The London Book Project

If you haven’t been paying attention: I really love to read.

I’m a total nerd of the English major variety. My room is overflowing with books that I can never seem to whittle down. I’m such a nerd I even named my cat after TS Eliot:

Awhile back I wrote a guest post for Sharing Experiences on Great Books to Read in Great Places. The idea stemmed from a project I’d started when I was living abroad in London; a sort of self directed crash course in London Literature.

I think that reading great literature, in the place that it was conceived gives an increased understanding, not just to the text, but also to your surroundings. There’s a special connection that comes from reading about Dickensian London down the block from where he first wrote Great Expectations.

Before I even left for London I started compiling a list of novels and poetry that I would use as tools to explore the city. Here were some of my favorites:

Down and Out in Paris and London- George Orwell

A first person account of Orwell’s experiences bumming around Europe. It portrays bleak, depression era London, where Orwell learns to beg and speak in street slang.  Although he’s often hungry, Orwell assures us that it’s “notoriously impossible to starve in London, so there was nothing to be anxious about.” This was a particularly fun read while I was desperately trying to find a job BTW.

War of the Worlds- HG Wells

Nobody does science fiction quite like this guy. Unlike the Tom Cruise movie version, the narrator of the novel wanders a half-destroyed South London while hungry aliens joyfully wreak havoc. Wells used to describe to friends how he joyfully rode around town, picturing the carnage he would later write about.

Neverwhere – Neil Gaiman

This grown-up fairytale by genius dude Neil Gaiman which describes an imaginary, mirror-world to modern London. For example Gaiman imagines an actual royal court in Earls Court Tube station, Knightsbridge is home to a terrifying Night Bridge and Oxford Circus… well you get the idea. I liked this book because no matter how well I think I know London, there are more secrets hiding there than any lifetime could reveal.

253- Geoff Ryman

This experimental novel might not even really be considered a book at all. It’s a kind of an electronic choose your own adventure story in bite size chunks. Written in 1996, you might even call it one of the first e-books. It’s also a love letter to the London tube, the world’s oldest and (in my opinion) best public transportation system.

The Wasteland- TS Eliot

Not a novel, but an epic poem, The Wasteland has never failed to move me. In it Eliot describes the feelings of hopelessness and depression, which pervaded London after the horrors of World War One. Bleak yes, but such a stunning picture of one city during one specific moment in time. It’s not an easy poem to get into, but I’ve read it over and over at different points in my life and I always find something interesting hiding in the text.

These are just a few of the London-set books I read on the tube on my way to work. Also worth a look: Bleeding London by Geoff Nicholson, London Fields by Martin Amis, Great Expectations by Charles Dickens, The London Scene by Virginia Woolf- I could really go on and on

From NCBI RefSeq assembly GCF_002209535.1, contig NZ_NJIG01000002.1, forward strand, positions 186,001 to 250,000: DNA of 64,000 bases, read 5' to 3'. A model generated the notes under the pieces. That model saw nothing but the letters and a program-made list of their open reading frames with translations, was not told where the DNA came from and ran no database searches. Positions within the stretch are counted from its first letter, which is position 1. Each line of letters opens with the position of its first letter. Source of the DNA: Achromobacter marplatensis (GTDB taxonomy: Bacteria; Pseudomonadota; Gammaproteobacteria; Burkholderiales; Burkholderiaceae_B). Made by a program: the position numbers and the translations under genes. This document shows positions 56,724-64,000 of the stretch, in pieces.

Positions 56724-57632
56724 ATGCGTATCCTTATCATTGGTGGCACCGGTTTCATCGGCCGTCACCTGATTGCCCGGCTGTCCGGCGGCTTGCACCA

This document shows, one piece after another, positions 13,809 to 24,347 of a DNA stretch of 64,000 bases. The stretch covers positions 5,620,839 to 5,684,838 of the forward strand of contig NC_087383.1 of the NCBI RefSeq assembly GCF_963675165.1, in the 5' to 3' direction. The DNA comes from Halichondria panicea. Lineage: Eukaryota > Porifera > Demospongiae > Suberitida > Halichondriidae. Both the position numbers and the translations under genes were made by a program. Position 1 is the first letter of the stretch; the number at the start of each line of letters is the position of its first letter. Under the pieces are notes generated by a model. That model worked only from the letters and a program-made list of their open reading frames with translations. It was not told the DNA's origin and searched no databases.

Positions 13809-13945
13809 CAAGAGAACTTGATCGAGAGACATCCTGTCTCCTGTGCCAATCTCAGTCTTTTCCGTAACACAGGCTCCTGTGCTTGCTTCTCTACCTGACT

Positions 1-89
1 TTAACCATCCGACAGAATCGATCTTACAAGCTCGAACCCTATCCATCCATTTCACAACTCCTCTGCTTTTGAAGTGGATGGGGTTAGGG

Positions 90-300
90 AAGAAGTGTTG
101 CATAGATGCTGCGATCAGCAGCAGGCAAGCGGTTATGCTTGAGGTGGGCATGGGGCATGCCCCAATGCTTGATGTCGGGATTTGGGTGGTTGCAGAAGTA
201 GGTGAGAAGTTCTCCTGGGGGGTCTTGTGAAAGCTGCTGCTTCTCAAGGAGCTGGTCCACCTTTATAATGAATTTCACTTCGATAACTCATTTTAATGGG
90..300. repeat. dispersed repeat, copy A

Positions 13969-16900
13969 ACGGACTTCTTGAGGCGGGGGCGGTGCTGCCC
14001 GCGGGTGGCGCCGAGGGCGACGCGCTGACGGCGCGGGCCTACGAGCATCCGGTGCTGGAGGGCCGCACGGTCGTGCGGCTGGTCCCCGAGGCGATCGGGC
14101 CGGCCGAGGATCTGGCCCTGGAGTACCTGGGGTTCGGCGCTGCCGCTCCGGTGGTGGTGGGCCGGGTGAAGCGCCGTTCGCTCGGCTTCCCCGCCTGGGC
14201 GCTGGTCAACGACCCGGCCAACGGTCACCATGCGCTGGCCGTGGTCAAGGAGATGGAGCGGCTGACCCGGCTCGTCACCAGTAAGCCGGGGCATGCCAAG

Books are great tools for exploring and understanding a city. For me, literature gave me a much better understanding of the city I was living in and really enriched my time abroad. Now when I travel I always try to seek out fictional works about my destination.

What is your favorite destination literature?

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Rachel Trager
Rachel Trager

Great list. Travelers to France might want to check out: Adam Gopnik’s Paris to the Moon. Claire, study abroad student in France, explains why: http://dev.pinkpangea.com/attempts-at-a-parisian-life-in-paris

Rupen Qtripper
Rupen Qtripper

Yo know, I’ve never thought of this, but it is a great idea. It is a really cool idea actually, traveling somewhere where a famous book was written.

The only thing I can come up with is modern-day like “Davinci Code” and Paris, but it has much more romanticism when you combine classic lit!

Rupen

Melissa
Melissa

Wow – using books as city guides – what an awesome idea. I am also a book nerd and want to say, “All hail the geeky travel Goddess.” And what a great to boot!

Ramblingsaffie
Ramblingsaffie

What a wonderful post. Lovely idea. Perhaps a few more modern novels about London as well, About a Boy by Nick Hornby to name but one.

Alouise
Alouise

It’s amazing how a good book can really change your perspective of a place. I love reading but funny enough have never read any of these, I’ll have to track them down.

Caroline in the City
Caroline in the City

I haven’t been but Persuasion by Jane Austen makes me DIE wanting to go to Bath.

Brittany Gtrot
Brittany Gtrot

Great list! Something about London + reading classic novels is just so spot on!

At gtrot we just released our free Insider’s Guide to London, now it doesn’t have books but it does have some of the best nightclubs, restaurants and shops off the regular traveler’s radar. Check them out here: http://ow.ly/2bzyQ

Happy Travels!
@gtrot

neha
neha

Your cat’s called TS Elliot? Beyond brilliant.

Joe
Joe

what a great list, short and inspiring

Gray
Gray

Interesting choices, Steph. The Wasteland is a classic. Funny, whenever I think about London literature I’ve read, it tends to be period pieces (back when the primary mode of transport was the horse and buggy), nothing with a contemporary setting. That and mystery novels set in and around London.

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